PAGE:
Abstract: The drive for higher performance in optical fiber systems has renewed interest in coherent detection. We review detection methods, including noncoherent, differentially coherent, and coherent detection, as well as a hybrid method. We compare modulation methods encoding information in various degrees of freedom (DOF). Polarization-multiplexed quadrature-amplitude modulation maximizes spectral efficiency and power efficiency, by utilizing all four available DOF, the two field quadratures in the two polarizations. Dual-polarization homodyne or heterodyne downconversion are linear processes that can fully recover the received signal field in these four DOF. When downconverted signals are sampled at the Nyquist rate, compensation of transmission impairments can be performed using digital signal processing (DSP). Linear impairments, including chromatic dispersion and polarization-mode dispersion, can be compensated quasi-exactly using finite impulse response filters. Some nonlinear impairments, such as intra-channel four-wave mixing and nonlinear phase noise, can be compensated partially. Carrier phase recovery can be performed using feedforward methods, even when phase-locked loops may fail due to delay constraints. DSP-based compensation enables a receiver to adapt to time-varying impairments, and facilitates use of advanced forward-error-correction codes. We discuss both single- and multi-carrier system implementations. For a given modulation format, using coherent detection, they offer fundamentally the same spectral efficiency and power efficiency, but may differ in practice, because of different impairments and implementation details. With anticipated advances in analog-to-digital converters and integrated circuit technology, DSP-based coherent receivers at bit rates up to 100 Gbit/s should become practical within the next few years.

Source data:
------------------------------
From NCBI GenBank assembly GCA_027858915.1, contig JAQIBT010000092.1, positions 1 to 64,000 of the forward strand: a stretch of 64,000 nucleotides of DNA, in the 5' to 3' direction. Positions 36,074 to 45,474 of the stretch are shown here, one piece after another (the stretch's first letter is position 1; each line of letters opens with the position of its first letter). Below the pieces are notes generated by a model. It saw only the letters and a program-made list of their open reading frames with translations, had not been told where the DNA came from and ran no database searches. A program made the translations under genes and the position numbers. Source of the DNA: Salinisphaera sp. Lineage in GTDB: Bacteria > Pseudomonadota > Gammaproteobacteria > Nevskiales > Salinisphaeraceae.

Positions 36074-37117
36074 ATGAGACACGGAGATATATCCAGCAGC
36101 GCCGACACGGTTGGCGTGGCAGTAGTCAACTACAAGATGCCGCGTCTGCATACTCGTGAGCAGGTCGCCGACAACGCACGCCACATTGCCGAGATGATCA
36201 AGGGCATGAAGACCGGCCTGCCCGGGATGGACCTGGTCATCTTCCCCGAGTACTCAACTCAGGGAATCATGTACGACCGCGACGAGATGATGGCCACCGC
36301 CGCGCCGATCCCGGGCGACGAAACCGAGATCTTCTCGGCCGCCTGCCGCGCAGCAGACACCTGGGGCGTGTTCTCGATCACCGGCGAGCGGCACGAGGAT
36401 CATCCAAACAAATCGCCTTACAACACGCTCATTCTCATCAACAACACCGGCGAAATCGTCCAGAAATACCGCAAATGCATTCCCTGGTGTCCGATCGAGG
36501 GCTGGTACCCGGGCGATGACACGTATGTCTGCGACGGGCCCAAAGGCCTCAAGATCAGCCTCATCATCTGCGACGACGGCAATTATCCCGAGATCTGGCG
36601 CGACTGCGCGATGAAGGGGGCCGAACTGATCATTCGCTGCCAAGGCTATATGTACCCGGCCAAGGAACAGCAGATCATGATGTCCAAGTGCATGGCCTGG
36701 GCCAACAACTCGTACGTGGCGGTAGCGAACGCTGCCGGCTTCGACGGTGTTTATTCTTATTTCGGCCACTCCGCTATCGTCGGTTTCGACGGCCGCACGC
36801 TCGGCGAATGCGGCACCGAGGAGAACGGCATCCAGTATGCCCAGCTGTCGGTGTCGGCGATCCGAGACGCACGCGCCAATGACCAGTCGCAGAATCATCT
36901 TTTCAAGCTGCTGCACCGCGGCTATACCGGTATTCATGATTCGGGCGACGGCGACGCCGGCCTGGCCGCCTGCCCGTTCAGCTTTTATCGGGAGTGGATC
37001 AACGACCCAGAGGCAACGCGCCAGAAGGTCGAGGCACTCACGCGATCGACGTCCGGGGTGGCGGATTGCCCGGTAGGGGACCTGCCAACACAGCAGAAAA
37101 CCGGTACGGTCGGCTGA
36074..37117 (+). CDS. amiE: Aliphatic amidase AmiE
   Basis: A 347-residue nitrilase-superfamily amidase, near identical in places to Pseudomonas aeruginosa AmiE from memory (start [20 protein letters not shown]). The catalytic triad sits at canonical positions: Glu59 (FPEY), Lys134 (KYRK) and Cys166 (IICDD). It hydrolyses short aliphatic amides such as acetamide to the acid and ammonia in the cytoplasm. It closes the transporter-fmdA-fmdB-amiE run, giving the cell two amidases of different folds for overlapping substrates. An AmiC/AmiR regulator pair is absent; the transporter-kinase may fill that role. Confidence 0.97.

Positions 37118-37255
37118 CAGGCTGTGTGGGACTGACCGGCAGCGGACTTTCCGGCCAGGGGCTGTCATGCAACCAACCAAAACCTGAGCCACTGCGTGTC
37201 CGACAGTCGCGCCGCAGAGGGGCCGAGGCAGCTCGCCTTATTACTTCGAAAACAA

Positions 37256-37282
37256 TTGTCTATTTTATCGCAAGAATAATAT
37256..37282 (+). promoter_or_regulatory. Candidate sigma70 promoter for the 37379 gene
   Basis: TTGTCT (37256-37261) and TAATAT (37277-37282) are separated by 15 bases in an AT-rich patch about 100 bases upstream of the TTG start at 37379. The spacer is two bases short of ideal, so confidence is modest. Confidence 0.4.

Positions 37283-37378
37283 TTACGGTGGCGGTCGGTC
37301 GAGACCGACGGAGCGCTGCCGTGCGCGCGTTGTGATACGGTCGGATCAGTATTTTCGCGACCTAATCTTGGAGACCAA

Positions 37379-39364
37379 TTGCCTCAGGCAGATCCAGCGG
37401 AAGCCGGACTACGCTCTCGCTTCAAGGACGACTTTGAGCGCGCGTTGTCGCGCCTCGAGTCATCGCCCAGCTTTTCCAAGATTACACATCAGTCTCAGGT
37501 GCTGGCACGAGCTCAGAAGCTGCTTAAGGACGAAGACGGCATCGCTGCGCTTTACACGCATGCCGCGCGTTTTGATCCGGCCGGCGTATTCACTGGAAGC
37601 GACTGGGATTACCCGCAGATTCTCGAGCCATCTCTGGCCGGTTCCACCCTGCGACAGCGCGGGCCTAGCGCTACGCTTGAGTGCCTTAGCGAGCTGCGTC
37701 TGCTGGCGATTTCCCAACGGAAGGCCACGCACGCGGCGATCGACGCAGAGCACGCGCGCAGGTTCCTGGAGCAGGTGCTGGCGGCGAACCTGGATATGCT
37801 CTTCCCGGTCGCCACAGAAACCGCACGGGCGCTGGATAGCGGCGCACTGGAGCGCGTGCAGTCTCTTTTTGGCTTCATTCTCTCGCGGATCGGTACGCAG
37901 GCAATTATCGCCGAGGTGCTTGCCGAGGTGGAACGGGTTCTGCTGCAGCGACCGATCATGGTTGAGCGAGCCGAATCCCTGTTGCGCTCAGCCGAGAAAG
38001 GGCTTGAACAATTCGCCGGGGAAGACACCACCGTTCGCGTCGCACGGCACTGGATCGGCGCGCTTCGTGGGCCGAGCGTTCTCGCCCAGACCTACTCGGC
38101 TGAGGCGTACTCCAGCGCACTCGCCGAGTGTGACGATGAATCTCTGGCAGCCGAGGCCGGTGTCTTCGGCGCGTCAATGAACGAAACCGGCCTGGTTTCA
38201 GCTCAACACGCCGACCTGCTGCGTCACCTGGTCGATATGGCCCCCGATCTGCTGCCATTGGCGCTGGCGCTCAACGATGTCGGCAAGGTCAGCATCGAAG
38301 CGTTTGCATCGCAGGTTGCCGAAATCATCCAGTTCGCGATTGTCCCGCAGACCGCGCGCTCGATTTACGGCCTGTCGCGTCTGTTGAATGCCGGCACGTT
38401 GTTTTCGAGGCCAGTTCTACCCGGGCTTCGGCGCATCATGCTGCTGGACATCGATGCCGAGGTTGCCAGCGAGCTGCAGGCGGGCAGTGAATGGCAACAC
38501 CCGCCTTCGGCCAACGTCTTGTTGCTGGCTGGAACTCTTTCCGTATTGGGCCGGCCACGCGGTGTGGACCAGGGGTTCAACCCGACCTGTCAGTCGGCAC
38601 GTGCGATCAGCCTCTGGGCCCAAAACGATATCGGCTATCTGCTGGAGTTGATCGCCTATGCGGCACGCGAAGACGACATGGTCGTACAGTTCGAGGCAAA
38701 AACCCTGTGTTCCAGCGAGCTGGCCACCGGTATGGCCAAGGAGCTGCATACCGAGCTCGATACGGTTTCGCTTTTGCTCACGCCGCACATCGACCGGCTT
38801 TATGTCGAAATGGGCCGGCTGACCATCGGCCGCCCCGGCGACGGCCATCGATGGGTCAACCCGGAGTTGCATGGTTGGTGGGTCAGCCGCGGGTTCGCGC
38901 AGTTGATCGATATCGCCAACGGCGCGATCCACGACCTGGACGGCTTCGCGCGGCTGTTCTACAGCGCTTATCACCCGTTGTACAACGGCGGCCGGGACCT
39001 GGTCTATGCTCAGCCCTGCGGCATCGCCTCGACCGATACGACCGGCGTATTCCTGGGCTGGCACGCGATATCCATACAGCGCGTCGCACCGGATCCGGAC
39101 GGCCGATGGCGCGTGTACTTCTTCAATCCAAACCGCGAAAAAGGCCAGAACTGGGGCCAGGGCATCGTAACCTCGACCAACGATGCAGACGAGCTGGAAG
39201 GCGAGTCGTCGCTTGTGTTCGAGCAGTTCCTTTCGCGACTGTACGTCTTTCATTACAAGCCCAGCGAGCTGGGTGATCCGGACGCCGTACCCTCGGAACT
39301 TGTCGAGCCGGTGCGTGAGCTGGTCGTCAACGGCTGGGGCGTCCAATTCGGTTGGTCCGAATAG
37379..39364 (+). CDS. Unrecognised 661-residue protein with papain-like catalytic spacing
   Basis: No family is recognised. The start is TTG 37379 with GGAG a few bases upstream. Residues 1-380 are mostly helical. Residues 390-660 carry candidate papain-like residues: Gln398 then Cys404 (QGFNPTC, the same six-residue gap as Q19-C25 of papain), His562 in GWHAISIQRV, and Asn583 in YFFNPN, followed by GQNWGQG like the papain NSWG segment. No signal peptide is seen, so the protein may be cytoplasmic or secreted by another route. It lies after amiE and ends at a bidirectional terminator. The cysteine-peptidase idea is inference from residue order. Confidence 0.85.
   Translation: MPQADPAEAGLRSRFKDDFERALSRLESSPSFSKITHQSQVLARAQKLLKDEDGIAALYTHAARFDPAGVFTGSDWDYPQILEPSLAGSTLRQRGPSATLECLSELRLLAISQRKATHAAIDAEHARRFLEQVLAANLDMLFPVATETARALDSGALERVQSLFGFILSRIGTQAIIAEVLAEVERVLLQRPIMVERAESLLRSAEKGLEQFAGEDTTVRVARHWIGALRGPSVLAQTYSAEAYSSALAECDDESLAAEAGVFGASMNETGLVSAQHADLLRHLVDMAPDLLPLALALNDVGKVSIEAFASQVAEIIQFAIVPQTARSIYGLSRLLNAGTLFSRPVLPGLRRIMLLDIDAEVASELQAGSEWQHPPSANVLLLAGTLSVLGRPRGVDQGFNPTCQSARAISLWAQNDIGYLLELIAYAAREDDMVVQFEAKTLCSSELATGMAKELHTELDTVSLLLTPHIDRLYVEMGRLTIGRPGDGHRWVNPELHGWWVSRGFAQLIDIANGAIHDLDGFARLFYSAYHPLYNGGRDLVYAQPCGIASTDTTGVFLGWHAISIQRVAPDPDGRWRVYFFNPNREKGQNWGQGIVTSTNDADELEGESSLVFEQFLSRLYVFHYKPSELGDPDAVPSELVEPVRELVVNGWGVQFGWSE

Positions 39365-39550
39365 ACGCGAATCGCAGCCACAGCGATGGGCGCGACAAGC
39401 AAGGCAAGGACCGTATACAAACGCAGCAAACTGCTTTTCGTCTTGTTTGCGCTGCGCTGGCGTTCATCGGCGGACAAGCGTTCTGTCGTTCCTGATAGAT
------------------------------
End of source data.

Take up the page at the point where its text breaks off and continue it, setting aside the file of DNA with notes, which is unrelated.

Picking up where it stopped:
907 citations

Journal ArticleDOI
TL;DR: In this paper, a unified multiblock nonlinear model for the joint compensation of the impairments in fiber transmission is presented, and it is shown that commonly used techniques for overcoming different impairments are often based on the same principles such as feedback and feedforward control, and time-versus-frequency-domain representations.